Coming to you directly from the Hart Senate Office Building chamber where the Select Committee on Intelligence is conducting a hearing with John Brennan considering his nomination for the directorship of the Central Intelligence Agency:
Senator Ron Wyden (D-OR) began his first round of questioning with a simple statement: “I believe the issues before us really have nothing do with political party and have everything to do with the checks and balances that make our system so special,” namely the lack of legislative oversight regarding the executive branch’s lethal drone strike program, which is directed by the CIA. “Every American has the right to know when their government believes it has the right to kill them.”
Although he said “it was encouraging last night when” the president ordered that the Office of Legal Counsel release the classified memo outlining the legal justification for the lethal drone strike program, including strikes in sovereign non-belligerent nations and the killing of American citizens, he added that since last night he has “become concerned” that the materials in question were not actually provided, and directly questioned whether the Justice Department has faithfully carried out the expressed wishes of the president in this matter. This would have immense implications for the oversight function Senator Wyden expressed concern about, as well as the question of whether the judicial branch is fulfilling its appropriate role.
Senator Wyden also noted a lack of staff, lawyers, etc. with the appropriate knowledge to navigate the documents that have been disclosed, and asserted continued stonewalling by the executive on many other points, including matters of “secret law.” When Brennan was asked to convey the Senator’s message of concern about the Justice Department to the president, he agreed.
The longtime CIA man had his own revelations to share, however, at least based on the reaction in the room. When asked ‘what should be done next to ensure a public conversation about drones so the American people are brought in to understand what is happening’ and how the drone program is executed, Brennan began by saying that many people expressing concern over the program fundamentally misunderstand it. ‘There is a mistaken impression that we use drone strikes to punish terrorists for their past transgressions.’ But in his own words, “We only take this action as a last resort to save lives when there is no alternative to [address a] threat.” He added that he and his colleagues “agonize” over the appropriateness of each drone strike, including considerations of potential collateral damage.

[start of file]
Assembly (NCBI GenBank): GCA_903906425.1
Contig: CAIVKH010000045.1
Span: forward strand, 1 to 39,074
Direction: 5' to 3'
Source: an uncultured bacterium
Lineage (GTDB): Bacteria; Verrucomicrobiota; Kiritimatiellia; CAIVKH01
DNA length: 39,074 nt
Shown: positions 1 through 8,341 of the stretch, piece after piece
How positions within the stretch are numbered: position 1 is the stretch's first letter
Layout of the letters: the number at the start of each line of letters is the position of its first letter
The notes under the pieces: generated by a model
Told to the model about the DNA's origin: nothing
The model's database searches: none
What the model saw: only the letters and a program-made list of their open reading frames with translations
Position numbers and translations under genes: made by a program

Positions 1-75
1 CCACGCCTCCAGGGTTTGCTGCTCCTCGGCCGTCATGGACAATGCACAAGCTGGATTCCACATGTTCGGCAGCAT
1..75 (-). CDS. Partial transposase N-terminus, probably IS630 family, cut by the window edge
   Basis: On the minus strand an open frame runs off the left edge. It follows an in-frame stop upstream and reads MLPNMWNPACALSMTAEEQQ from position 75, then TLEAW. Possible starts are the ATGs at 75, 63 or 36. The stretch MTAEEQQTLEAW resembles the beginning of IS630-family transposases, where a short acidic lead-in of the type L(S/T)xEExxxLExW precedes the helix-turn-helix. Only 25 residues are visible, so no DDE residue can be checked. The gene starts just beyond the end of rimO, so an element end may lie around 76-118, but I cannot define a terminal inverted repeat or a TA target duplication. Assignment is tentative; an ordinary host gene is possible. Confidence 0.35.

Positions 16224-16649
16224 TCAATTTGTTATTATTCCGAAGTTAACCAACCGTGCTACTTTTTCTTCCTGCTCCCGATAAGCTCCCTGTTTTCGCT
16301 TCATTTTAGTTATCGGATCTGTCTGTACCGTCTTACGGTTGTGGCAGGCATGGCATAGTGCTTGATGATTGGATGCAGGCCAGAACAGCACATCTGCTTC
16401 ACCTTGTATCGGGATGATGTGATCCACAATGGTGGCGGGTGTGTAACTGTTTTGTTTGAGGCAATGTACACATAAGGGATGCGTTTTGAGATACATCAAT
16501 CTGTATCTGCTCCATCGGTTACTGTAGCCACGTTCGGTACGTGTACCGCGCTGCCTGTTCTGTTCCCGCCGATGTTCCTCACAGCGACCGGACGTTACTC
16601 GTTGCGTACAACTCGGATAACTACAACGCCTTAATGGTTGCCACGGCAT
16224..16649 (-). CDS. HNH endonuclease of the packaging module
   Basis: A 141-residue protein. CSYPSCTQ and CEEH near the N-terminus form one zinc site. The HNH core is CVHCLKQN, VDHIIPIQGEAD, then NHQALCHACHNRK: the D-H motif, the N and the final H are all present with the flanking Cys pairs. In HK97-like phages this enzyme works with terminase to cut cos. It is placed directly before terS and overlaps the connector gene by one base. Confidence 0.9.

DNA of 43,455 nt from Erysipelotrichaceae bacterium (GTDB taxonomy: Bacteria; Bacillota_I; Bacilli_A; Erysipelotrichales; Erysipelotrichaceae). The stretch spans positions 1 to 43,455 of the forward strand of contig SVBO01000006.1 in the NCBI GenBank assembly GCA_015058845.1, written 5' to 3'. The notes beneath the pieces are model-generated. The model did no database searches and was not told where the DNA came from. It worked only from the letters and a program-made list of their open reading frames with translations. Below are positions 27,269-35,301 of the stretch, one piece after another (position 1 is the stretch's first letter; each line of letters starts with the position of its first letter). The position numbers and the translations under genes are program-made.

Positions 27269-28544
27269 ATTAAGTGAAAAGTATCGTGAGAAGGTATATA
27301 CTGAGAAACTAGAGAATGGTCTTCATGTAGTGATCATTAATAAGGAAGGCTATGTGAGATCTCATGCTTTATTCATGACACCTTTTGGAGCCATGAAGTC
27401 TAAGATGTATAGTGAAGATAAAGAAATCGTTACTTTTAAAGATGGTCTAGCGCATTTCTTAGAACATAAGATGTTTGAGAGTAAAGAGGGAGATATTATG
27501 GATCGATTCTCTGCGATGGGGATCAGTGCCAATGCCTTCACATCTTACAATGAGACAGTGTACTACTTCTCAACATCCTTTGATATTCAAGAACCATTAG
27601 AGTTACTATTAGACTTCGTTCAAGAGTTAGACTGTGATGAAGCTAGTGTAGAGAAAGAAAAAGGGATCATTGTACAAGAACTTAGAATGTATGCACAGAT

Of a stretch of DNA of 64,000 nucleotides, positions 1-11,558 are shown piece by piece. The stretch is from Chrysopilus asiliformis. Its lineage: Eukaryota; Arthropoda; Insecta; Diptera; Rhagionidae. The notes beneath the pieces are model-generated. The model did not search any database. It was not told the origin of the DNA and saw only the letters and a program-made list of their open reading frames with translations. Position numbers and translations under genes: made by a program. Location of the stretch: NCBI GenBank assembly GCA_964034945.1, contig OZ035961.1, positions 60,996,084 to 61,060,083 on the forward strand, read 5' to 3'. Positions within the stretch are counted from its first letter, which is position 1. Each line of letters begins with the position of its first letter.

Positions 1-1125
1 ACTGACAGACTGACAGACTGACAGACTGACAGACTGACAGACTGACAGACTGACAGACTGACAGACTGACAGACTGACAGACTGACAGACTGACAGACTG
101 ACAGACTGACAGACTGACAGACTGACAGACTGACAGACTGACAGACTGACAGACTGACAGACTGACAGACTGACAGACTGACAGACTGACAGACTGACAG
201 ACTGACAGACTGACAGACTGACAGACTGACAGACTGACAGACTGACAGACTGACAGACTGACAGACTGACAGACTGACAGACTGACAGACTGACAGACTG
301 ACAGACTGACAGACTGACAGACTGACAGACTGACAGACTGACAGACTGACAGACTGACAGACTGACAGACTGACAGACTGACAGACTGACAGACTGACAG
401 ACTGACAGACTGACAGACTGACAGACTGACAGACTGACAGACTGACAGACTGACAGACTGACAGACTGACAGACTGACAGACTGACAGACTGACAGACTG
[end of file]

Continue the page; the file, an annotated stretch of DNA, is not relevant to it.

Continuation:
After garnering an opaque verbal commitment to simultaneous ‘optimization’ of concerns for ethicality and legality on the one hand and operational effectiveness and national security on the other, Senator Wyden changed focus: “If the executive brand makes a mistake and kills the wrong person or the wrong group of people … do you believe the administration should acknowledge it?”
Brennan answered in the affirmative without hesitation, drawing wide-eyed gasps from the press gallery. Referring to strikes which kill innocent people, Brennan said, “I believe we need to acknowledge it. I believe that we need to acknowledge it to our foreign partners. I believe that we need to acknowledge it publicly … in the interest of transparency.” Since the Obama Administration only acknowledged the program’s mere existence in the last year or so and has been extremely tight-lipped it beyond general statements that, for example, civilian casualties have been low (Senator Feinstein cited numbers supplied by the Executive and, she said, verified by Congress placing the annual toll “in the single digits”), comprehensive public disclosures of civilian casualties would mark a dramatic change in policy. And yet it was Brennan himself who earnestly stated to Chairwoman Feinstein, “Honesty is the best policy.”
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